This is the thousandth post on this blog, ever since I first started blogging about knitting in 2009. I’d blogged in fits and spurts before, about books and movies and whatever else was on my mind, but writing about what I was knitting was motivating and inspiring in a new way. It was a lonely, confused, transitional time in my life, but the combination of making and writing about it was a touch of order when not much else made sense.
This blog has followed my life ever since. From…
… those first posts on Xanga, whose pictures have been broken between blog migrations (though apparently you can still see some of them if you click the links!)
… to having my own dedicated site and wool business (I can’t find exactly where all that madness started, but here’s a good post)
… to learning about natural dyeing (fun fact: this is still my most visited post)
… to the first of the unspeakable sadnesses that changed my life
… to giving it all up to move to seminary,
… to the launch of my design career (such as it is),
… to starting a family,
… to a total obsession with food,
… to giving it all up again to move to a new life in the far north of Canada.
My life has changed so many times in those eight years. My calling has changed, and will go on shifting. My writing voice has changed, I’m sure. But I’ve always had this outlet: making and writing about it.
I just read a book called Me, Myself, and Bob, by Phil Vischer, creator of VeggieTales. I don’t remember the last time a non-fiction book gripped me like this. It’s a book about spectacular dreams and spectacular failures, and what God did with one ambitious, creative, gifted man.
The place God took Phil by the end of his tale was eye-opening for me. I’ve wondered for years what God is going to do with my creative side, with my need to write and make, with this space. I’ve tried executing big schemes and visions on my own, and they mostly left me tired and disappointed. I gave up trying to seize my own vision for the future a while ago. But I still find myself uncomfortable without a BHAG (Big, Hairy, Audacious Goal) to sink my teeth into, and I keep wondering why God doesn’t drop one into my lap. And why not? Doesn’t God want me to be motivated and excited? Doesn’t he want me to use my gifts? Doesn’t he want me to have an impact? I have ideas – no less than four ideas for pattern books, for a start – but every time I consider pursuing one, I hear from on high a resounding “nope.”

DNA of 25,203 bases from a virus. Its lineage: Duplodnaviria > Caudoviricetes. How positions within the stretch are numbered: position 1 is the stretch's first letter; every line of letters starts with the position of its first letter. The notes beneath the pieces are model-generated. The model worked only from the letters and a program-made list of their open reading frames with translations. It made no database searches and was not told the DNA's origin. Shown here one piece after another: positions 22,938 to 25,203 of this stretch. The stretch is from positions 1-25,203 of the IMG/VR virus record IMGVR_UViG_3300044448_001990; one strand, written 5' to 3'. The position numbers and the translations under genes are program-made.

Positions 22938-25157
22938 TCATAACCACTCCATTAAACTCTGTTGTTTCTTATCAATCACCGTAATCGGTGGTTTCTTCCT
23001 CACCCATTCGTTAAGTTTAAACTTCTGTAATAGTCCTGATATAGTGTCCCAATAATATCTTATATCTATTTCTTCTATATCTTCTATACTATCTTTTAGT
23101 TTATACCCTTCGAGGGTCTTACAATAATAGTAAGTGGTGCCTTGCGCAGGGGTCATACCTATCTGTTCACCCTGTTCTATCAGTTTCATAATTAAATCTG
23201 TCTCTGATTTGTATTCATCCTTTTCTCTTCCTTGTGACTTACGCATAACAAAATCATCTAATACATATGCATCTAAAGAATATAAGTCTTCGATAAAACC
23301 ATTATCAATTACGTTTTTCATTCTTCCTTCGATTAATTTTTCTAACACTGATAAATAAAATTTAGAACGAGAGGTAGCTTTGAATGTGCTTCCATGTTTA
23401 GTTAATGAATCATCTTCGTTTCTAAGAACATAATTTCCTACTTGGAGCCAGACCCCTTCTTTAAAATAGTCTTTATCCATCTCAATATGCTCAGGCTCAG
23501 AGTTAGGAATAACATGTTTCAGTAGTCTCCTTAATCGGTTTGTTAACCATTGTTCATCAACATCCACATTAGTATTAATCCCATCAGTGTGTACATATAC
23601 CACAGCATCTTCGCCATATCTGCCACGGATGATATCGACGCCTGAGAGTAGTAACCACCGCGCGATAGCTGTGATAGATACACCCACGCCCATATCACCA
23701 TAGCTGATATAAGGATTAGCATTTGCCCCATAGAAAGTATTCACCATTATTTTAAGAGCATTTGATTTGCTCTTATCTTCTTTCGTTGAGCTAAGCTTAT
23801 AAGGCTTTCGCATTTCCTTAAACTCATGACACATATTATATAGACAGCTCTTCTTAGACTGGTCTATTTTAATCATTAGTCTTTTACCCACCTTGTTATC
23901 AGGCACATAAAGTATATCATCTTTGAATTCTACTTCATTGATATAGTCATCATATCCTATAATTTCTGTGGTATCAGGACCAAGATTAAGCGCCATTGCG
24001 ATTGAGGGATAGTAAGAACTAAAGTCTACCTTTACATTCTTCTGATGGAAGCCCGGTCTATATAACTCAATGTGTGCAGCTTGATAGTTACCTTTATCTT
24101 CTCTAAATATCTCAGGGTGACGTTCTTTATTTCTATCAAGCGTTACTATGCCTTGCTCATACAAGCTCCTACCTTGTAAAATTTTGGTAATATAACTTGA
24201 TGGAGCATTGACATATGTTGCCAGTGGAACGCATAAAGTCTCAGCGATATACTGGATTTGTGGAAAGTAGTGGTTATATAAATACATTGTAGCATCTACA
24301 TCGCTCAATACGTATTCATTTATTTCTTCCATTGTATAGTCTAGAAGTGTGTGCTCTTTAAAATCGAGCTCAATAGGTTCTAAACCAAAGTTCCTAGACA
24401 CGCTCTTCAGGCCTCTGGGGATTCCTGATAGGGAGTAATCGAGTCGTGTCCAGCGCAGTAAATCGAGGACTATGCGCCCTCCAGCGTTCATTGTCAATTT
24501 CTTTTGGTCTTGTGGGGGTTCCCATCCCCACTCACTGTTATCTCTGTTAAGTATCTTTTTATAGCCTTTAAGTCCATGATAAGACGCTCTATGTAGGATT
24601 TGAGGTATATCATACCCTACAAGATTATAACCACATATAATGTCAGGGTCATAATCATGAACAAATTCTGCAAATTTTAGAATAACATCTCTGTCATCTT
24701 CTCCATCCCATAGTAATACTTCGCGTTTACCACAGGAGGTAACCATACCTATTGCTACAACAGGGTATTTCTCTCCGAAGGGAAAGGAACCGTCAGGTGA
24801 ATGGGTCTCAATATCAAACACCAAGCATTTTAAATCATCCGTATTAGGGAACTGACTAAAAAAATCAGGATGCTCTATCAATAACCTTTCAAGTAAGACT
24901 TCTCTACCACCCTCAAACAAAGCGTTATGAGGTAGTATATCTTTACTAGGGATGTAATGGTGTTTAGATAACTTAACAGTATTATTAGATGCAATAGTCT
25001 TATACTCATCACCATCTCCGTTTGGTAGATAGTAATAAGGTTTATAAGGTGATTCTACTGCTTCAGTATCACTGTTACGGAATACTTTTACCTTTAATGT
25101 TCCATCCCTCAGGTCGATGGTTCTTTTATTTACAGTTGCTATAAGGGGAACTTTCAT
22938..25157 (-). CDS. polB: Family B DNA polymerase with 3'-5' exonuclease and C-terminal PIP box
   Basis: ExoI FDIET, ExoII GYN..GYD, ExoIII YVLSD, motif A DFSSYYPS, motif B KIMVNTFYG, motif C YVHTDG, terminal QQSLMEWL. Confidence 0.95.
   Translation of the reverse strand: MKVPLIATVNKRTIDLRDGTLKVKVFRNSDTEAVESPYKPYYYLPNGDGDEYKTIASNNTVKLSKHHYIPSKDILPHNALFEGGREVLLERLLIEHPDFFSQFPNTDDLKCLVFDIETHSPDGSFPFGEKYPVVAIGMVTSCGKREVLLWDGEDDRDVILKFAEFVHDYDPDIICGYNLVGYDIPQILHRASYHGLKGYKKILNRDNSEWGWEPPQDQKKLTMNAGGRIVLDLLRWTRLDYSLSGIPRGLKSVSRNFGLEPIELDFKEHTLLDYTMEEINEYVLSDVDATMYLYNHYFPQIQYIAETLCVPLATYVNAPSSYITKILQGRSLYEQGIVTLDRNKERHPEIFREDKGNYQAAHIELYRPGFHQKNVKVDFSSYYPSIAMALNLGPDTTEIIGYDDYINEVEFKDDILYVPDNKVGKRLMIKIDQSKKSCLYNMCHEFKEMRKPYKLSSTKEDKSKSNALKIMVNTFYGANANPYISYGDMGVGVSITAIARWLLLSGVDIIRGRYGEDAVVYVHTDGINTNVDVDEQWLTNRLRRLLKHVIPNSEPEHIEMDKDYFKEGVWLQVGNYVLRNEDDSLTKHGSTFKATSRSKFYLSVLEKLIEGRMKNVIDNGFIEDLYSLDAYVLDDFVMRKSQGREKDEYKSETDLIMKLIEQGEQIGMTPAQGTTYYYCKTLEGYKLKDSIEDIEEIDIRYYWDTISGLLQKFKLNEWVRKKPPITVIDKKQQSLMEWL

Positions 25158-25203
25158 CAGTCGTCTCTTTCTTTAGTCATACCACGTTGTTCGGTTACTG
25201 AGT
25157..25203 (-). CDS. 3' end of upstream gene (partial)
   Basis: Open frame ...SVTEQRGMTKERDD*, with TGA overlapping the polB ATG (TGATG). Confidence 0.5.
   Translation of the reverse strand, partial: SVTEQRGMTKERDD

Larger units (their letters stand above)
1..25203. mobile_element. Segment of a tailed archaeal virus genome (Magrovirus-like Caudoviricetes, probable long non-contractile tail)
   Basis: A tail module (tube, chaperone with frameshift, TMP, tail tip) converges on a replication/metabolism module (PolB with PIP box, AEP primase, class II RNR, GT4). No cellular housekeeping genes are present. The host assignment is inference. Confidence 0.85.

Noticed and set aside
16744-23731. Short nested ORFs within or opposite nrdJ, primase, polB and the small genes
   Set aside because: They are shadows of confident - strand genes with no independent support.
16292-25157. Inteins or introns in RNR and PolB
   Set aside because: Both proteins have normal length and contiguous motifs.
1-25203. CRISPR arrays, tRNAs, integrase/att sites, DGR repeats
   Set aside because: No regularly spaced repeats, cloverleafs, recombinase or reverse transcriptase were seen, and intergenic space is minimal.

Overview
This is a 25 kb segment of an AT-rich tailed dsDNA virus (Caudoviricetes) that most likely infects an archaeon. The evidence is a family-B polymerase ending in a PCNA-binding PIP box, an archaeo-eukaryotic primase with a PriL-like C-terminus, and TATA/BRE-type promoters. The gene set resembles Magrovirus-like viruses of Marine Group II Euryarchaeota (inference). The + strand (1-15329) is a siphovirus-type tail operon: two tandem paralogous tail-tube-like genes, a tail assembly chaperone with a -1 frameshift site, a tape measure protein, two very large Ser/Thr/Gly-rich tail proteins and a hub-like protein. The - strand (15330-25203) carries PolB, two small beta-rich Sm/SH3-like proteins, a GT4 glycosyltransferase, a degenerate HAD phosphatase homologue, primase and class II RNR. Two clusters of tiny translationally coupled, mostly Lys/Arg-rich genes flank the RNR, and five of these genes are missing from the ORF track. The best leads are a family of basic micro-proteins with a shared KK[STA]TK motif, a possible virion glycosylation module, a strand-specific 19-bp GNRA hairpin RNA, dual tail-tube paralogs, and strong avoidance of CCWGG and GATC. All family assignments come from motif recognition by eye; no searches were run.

Then Phil says, with the calm confidence of a lesson learned with unimaginable pain: Where I am five years from now is not my business. My business is to walk with God. Anything worth creating comes from waiting on him.
Those statements landed in my heart with a “thunk.” I’m waiting for something that may never come. God has me exactly where he wants me: waiting on him. Probably forever. And he’ll happily let me squirm until I learn to be content with that.
So there it is. This blog has meandered through one thousand posts of wildly varied seeking, to arrive at a point where I have no vision at all. I’ll keep making and writing about it, until the Holy Spirit says I shouldn’t. Things will happen, and they won’t. I have to learn to live with that, and pour my passion into the things that really matter: cherishing my family, being present for my friends, loving my neighbors, and sitting in the quiet heart-to-heart with God. You know, the things I’m naturally not much good at.
So thank you, thank you, thank you. Thank you for being with me on this journey. So many of you readers who have been with me the longest aren’t even crafters, but are open to learning just because we’re connected and you care. That means so much to me. Thank you also for enduring more of these naval-gazing posts over the past few years as I’ve come to terms with knowing less and less of my direction. There are a zillion things to do on the internet, and only so many minutes in your day, and you’re not obligated to spend any of them with me. So, thank you.
I’ll close with the words God said another favorite early-CGI children’s character: Wormie the common caterpillar. “I love you. But I’m not finished with you yet.”